Published on Monday, June 17, 2002 in the Boston Globe
For '60s Activists, Fear of Old Abuses in New FBI Powers
by Wayne Washington
WASHINGTON - John Lewis remembers seeing them just on the periphery of the action.
He and others would be rallying, meeting, or marching, pressing for civil rights deep in the American South of the 1960s, and the FBI agents would often be there, too.
They'd be nonparticipants, of course. But they'd be there just the same.
Lewis, director of the Student Nonviolent Coordinating Committee, wanted the agents to take a more active role, ''stopping the discrimination and the beatings,'' he said.
A few years later, Lewis learned why the G-men simply scribbled down names and notes while he and others were bitten by dogs and beaten by local police.
''They were spying on the movement,'' said Lewis, now a US representative from Georgia.
The spying extended to individuals as well. Tom Hayden, a former California state legislator who was a leader of the civil rights and antiwar movements during the 1960s, found memos calling for him to be ''neutralized.''
The FBI's counterintelligence programs on civil rights advocates, black radicals, and pacifists - code-named Cointelpro - generated a backlash after they came to light in the early 1970s. That backlash led to restrictions on how agents could conduct surveillance, how long they could conduct it, and who could be the subject of such surveillance.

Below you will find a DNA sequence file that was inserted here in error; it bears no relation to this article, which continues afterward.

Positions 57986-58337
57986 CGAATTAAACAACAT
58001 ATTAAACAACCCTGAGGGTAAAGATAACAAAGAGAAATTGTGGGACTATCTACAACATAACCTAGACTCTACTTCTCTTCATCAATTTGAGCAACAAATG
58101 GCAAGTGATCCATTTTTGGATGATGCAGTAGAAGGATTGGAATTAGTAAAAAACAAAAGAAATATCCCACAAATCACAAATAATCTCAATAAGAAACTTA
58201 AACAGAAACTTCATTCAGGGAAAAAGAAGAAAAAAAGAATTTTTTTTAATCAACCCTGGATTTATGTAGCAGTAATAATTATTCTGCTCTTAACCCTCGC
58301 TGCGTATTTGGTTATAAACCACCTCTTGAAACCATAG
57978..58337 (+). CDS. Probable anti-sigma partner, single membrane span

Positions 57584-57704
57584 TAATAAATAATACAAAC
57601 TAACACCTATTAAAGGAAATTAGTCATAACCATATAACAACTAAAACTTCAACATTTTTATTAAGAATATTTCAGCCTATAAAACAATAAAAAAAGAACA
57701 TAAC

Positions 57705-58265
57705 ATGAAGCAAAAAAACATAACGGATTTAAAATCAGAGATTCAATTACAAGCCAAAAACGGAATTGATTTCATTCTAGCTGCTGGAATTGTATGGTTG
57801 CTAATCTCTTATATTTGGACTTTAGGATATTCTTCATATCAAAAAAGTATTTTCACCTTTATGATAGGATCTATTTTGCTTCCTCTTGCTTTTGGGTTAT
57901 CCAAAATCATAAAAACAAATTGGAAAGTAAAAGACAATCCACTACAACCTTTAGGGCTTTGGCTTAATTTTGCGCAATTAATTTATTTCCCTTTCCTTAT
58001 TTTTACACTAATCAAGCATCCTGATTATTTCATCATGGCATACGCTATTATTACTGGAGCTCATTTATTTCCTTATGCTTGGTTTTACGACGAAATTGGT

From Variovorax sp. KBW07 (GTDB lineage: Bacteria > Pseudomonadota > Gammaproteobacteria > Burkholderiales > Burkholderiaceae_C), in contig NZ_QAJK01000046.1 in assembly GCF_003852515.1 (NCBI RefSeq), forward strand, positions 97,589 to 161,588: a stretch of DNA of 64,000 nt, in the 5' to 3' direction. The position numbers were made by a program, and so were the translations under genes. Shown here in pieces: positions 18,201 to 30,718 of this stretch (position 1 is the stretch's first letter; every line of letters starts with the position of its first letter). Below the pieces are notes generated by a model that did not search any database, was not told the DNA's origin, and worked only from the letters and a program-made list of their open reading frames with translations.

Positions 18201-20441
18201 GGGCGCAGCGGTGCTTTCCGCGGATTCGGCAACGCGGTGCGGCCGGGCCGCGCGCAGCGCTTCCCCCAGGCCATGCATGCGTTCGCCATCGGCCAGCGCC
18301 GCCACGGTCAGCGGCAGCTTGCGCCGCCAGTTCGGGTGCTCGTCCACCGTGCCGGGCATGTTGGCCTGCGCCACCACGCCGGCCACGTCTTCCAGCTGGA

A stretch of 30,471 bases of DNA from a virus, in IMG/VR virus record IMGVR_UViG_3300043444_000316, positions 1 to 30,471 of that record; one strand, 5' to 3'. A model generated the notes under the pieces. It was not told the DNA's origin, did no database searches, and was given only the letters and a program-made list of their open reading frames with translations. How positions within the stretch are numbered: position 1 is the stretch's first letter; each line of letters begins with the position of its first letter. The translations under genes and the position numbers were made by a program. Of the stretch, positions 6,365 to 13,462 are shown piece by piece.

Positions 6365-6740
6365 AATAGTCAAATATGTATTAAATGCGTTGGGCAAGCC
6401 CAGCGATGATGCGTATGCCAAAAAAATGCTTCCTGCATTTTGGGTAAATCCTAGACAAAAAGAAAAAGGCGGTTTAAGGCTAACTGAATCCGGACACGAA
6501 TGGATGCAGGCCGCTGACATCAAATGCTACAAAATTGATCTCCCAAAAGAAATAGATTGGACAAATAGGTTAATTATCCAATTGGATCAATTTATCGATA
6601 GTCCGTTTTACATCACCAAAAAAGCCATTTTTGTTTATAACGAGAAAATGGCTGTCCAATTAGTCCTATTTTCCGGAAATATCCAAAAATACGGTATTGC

Sept. 11, however, has provided federal officials with the motivation for a return to domestic surveillance. New guidelines spelled out by the Justice Department on May 30 make it clear that agents will be allowed to conduct ''online research'' even if their efforts are not linked to an established criminal investigation. Preliminary inquiries, which allow agents to gather evidence before a crime is committed, can take as long as a year, well beyond the old 90-day limit. Special agents in charge at the field office level can authorize terrorism investigations that used to require the approval of the director or assistant director of the bureau.
The new rules also allow agents to enter public places and events, such as religious gatherings and political events, to investigate possible terrorist activities.
Justice Department officials have emphasized that the excesses of the past won't be repeated.
But Lewis and others who found their names in once-secret FBI files aren't so sure.
''If they start down this road, it won't be halfway,'' Lewis said. ''It won't be a little bit. This is a very dangerous thing to do in a society such as ours.''
Supporters of the new policies argue that the safety of that society depends on an FBI that can monitor some residents to make sure all are protected. Even before the new rules were announced, former FBI agent Michael Miles was calling for more internal scrutiny.
''We're going to have to have an MI-5-type organization that just does domestic intelligence,'' said Miles, who was a counterterrorism consultant for Saudi Arabia. ''We can't win this war without domestic intelligence.'' MI-5 is the British security intelligence system. It is similar to the CIA, but has more power to spy in domestic matters.
The British and people in some other European nations are more comfortable with domestic surveillance than Americans are, a fact that terrorists are well aware of, he said. Germany is an example of how opportunistic terrorists are, Miles said.